# P4 - Ultrasound

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What is ultrasound?
Sound above 20 000 Hz which is a higher frequency than humans can hear
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What does it travel as?
A pressure wave containing compressions and rarefactions
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What are compressions?
regions of high pressure
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What are rarefactions?
regions of lower pressure
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What are the features of longitudinal sound waves?
They can't travel through a vacuum (the denser the medium, the faster a sound wave travels). The higher the frequency, the smaller the wavelength. The louder the sound, the more energy that is carried by the wave and the larger its amplitude
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In a longitudinal wave, what are the vibrations?
Parallel to the direction of the wave
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In a transverse wave, what are the vibrations?
At right angles to the direction of the wave
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What happens during the process of using ultrasound to break down kidney stones?
A high-powered ultrasound beam is directed at the kidney stones, he ultrasound energy breaks the stones down into smaller pieces, the tiny pieces re then excreted from the body
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What happens during the process of using ultrasound in a body scan?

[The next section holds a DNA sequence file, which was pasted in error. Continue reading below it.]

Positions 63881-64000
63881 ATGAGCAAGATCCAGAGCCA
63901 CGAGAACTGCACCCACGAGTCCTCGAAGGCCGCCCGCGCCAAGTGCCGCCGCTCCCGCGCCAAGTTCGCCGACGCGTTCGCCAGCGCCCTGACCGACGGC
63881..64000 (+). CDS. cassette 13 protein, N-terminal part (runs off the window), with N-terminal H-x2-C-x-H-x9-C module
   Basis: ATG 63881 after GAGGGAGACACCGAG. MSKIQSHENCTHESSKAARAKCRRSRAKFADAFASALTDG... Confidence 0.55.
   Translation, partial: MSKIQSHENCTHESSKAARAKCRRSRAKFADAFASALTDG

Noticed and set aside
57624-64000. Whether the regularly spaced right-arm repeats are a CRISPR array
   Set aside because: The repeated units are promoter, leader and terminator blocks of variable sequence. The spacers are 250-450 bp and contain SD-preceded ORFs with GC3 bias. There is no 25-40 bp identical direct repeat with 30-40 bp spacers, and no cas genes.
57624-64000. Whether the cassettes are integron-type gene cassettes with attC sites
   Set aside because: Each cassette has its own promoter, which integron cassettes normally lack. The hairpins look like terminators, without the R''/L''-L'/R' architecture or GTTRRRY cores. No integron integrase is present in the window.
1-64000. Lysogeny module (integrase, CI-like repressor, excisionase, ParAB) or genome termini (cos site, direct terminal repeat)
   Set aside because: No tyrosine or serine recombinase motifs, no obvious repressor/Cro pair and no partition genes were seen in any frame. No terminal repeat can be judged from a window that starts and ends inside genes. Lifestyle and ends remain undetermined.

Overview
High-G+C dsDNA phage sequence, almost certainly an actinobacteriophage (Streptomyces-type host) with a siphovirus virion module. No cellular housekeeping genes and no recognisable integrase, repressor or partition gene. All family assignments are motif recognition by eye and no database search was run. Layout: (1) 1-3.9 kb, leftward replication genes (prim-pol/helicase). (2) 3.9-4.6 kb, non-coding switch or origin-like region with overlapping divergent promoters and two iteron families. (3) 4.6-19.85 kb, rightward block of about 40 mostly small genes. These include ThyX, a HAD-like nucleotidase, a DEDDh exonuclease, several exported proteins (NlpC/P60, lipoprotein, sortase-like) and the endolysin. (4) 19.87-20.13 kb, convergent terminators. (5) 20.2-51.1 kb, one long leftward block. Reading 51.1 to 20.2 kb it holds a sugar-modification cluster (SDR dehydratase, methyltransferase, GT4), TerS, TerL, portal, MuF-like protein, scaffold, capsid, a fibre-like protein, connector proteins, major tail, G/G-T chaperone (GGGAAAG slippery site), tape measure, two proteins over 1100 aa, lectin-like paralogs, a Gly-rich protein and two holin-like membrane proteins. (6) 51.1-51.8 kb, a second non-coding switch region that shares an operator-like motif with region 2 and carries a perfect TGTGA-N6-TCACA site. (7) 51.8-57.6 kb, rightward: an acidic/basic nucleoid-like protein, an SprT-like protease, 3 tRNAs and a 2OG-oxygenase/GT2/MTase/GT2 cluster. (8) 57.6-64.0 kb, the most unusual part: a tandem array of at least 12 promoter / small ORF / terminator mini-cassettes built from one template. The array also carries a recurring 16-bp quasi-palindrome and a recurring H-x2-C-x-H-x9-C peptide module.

A pulse of ultrasound is sent into the body, at each boundry between tissues some ultrasound is reflected and the rest is transmitted, the returning echoes are recorded and used to build up an image of the internal structure
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Why can ultrasound be used in a body scan?
When ultrasound is reflected from different interfaces in the body, the depth of each structure is calculated by using the formula, distance = speed x time, knowing the speed of ultrasound for different tissue types and the time for an echo to return
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Why is ultrasound preferred to x-rays?
it is able to produce images of soft tissue, it doesn't damage living cells
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## Other cards in this set

### Card 2

#### Front

What does it travel as?

#### Back

A pressure wave containing compressions and rarefactions

### Card 3

#### Front

What are compressions?

### Card 4

#### Front

What are rarefactions?

### Card 5

#### Front

What are the features of longitudinal sound waves?